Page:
absurd

[ab-surd, -zurd]
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adjective
  1. utterly or obviously senseless, illogical, or untrue; contrary to all reason or common sense; laughably foolish or false: an absurd explanation.
noun
  1. the quality or condition of existing in a meaningless and irrational world.

Origin of absurd

First recorded in 1550–60, absurd is from the Latin word absurdus out of tune, uncouth, ridiculous. See ab-, surd
Related formsab·surd·ly, adverbab·surd·ness, nounsu·per·ab·surd, adjectivesu·per·ab·surd·ly, adverbsu·per·ab·surd·ness, noun

Synonyms for absurd

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Synonym study

1. Absurd, ridiculous, preposterous all mean inconsistent with reason or common sense. Absurd means utterly opposed to truth or reason: an absurd claim. Ridiculous implies that something is fit only to be laughed at, perhaps contemptuously: a ridiculous suggestion. Preposterous implies an extreme of foolishness: a preposterous proposal.

Antonyms for absurd

Dictionary.com Unabridged Based on the Random House Unabridged Dictionary, © Random House, Inc. 2018


Examples from the Web for absurd

Contemporary Examples of absurd

Historical Examples of absurd

  • The other idea was absurd—too wild for serious consideration.

    The Spenders

    Harry Leon Wilson

  • Thinking back, he felt that it was all absurd and dreamlike.

  • She did not like the things at all, for no one could be certain what absurd thing he might not do.

    Weighed and Wanting

    George MacDonald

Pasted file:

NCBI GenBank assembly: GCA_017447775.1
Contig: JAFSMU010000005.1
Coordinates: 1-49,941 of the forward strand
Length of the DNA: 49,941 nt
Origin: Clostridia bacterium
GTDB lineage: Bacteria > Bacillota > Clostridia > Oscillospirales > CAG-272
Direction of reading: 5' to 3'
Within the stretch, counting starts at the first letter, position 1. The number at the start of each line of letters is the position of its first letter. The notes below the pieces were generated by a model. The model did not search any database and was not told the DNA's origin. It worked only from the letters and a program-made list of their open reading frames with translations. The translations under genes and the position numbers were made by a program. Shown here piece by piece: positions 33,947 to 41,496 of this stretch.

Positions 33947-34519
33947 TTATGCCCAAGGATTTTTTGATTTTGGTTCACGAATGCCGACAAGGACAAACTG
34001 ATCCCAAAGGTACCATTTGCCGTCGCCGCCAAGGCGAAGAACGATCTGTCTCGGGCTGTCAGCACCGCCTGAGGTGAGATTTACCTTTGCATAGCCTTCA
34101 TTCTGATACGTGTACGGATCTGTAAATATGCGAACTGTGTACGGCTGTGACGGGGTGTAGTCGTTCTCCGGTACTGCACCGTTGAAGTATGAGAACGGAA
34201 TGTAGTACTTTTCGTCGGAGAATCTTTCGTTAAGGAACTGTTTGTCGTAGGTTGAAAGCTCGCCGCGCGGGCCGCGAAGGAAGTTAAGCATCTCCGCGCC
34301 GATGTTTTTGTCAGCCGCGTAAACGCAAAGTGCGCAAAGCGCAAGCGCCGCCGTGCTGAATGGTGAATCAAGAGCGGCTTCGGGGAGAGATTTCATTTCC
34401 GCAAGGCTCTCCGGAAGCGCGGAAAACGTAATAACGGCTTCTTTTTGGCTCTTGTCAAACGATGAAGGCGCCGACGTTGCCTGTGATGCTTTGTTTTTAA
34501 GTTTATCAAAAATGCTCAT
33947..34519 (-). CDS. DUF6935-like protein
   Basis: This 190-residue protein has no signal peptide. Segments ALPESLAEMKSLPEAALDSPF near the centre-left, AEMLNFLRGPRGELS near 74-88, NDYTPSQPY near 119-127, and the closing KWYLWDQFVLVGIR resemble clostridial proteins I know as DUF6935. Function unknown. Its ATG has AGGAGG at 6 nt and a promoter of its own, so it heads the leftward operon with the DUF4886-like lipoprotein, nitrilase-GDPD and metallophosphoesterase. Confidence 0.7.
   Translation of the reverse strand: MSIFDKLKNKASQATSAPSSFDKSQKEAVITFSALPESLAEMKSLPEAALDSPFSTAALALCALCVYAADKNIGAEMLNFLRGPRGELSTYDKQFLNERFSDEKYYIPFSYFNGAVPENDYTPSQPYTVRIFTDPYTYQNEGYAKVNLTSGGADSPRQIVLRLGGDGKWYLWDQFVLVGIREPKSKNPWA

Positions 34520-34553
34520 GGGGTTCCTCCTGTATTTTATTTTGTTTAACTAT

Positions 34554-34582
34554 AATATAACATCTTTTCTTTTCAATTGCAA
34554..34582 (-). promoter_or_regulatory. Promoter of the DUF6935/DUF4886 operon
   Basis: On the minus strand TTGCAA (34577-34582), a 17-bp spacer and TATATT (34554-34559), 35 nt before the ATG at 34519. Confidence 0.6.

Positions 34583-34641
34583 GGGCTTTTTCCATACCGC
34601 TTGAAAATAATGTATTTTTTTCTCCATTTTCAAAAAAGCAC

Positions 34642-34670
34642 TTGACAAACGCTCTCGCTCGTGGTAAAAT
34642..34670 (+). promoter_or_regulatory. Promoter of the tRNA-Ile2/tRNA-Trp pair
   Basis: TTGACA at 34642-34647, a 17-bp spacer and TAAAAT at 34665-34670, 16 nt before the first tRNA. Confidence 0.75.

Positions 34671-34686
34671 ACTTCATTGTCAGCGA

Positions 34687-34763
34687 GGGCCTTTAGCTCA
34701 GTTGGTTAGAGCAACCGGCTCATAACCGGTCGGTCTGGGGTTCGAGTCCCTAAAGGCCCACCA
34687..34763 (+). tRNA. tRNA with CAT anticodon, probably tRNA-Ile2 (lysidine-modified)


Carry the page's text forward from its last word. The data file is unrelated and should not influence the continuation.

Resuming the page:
• She had almost thought that was the name of the feeling, only it had seemed so absurd.

  • "It's too absurd to think about," Gilder repeated, impatiently.

    Within the Law

    Marvin Dana


British Dictionary definitions for absurd

absurd

adjective
  1. at variance with reason; manifestly false
  2. ludicrous; ridiculous
noun
  1. the absurd (sometimes capital) philosophy the conception of the world, esp in Existentialist thought, as neither designed nor predictable but irrational and meaningless
Derived Formsabsurdity or absurdness, nounabsurdly, adverb

Word Origin for absurd

C16: via French from Latin absurdus dissonant, senseless, from ab- 1 (intensive) + surdus dull-sounding, indistinct
Collins English Dictionary - Complete & Unabridged 2012 Digital Edition © William Collins Sons & Co. Ltd. 1979, 1986 © HarperCollins Publishers 1998, 2000, 2003, 2005, 2006, 2007, 2009, 2012

Word Origin and History for absurd
adj.

1550s, from Middle French absurde (16c.), from Latin absurdus "out of tune; foolish" (see absurdity). The main modern sense (also present in Latin) is a figurative one, "out of harmony with reason or propriety." Related: Absurdly; absurdness.

Online Etymology Dictionary, © 2010 Douglas Harper